News: Mark Rowley says either they refuse to reveal potential information during investigations or threaten to tip off the suspects.
A senior counter-terrorism police officer in the UK has blamed ‘irresponsible and uncooperative’ social media companies which are deliberately hamper terrorism investigations.
Metropolitan Police assistant commissioner Mark Rowley has revealed that since former US spy contractor Edward Snowden revealed the true extent to which intelligence agencies could intercept online traffic, new technologies have been developed that block terrorism investigations.
Rowley blamed some social media companies by saying that they either refuse to reveal potential evidence or threaten to tip off the suspects about police inquiries.
Rowley said: "Our experience of social media and communications companies is of a very fragmented and highly variable level of cooperation, ranging from some who are very cooperative, those who are partially cooperative and those who are at the other end of the spectrum.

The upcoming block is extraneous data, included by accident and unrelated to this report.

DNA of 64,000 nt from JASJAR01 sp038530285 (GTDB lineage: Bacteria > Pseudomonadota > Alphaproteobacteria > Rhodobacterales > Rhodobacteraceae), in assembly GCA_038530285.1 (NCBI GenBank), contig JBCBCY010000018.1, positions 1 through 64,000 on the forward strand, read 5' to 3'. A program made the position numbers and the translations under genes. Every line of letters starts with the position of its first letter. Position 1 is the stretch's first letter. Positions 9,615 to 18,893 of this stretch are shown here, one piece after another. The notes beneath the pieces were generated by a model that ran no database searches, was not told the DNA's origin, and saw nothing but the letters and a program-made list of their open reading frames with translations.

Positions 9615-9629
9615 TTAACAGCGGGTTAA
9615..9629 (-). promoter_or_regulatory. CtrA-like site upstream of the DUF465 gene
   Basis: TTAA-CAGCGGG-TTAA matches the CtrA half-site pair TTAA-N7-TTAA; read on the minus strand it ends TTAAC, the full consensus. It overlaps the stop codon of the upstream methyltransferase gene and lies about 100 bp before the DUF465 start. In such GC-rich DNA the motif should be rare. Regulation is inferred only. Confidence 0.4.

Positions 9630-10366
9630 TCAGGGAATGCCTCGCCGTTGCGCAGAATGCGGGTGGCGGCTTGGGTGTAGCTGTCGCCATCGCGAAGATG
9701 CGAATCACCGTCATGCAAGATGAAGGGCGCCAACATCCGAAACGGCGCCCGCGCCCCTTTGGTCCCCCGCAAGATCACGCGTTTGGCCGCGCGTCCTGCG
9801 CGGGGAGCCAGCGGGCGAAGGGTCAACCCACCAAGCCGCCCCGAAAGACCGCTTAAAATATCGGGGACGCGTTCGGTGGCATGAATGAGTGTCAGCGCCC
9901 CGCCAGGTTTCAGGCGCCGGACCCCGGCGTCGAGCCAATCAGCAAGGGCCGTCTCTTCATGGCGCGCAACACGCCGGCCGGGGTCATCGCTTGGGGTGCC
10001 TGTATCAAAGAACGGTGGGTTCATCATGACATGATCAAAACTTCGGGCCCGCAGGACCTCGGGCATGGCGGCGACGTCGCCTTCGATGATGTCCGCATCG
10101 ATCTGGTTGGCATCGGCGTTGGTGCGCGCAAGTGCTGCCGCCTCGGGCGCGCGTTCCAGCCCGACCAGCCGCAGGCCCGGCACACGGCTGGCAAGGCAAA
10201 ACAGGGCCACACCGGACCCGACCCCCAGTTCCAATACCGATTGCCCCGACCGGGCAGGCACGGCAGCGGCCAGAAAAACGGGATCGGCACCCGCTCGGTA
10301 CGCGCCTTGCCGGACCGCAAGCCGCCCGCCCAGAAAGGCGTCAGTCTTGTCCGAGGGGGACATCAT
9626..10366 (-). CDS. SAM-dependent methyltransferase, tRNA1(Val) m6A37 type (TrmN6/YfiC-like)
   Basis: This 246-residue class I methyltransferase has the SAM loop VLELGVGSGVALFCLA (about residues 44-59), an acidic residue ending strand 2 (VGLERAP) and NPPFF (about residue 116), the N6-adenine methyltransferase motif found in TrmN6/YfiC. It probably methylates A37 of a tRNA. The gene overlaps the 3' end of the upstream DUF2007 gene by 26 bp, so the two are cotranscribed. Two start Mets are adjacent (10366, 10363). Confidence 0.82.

"Some refuse to assist. For some it is also a part of their strategy – they design their products in full recognition that they will be unable to help us because of the way they have designed them.
"And some simply undermine us by adopting a policy that if they supply data to us they will tell the subject that they have done that."
"From a policing perspective, any area which is no-go to police and intelligence agencies because we don’t have the powers or the technology or the ability to reach there is a space that terrorists and criminals can operate and is of massive concern,"
Many of those companies have been found to generate ‘vast profits’ by increasing the number of online ‘blind spots’ for police and intelligence agencies and creating ‘safe havens’ for terrorists and criminals
The issue has been causing concern with the British police, Rowley revealed, claiming it to be a "growing Achilles’ heel" for the force.
Rowley was quoted by Reuters as saying: "We have a growing Achilles heel that, if it is not tackled, will slowly diminish our ability to keep the public safe.
"If we are glibly creating a safe operating environment for criminals and terrorists, we are going to regret it."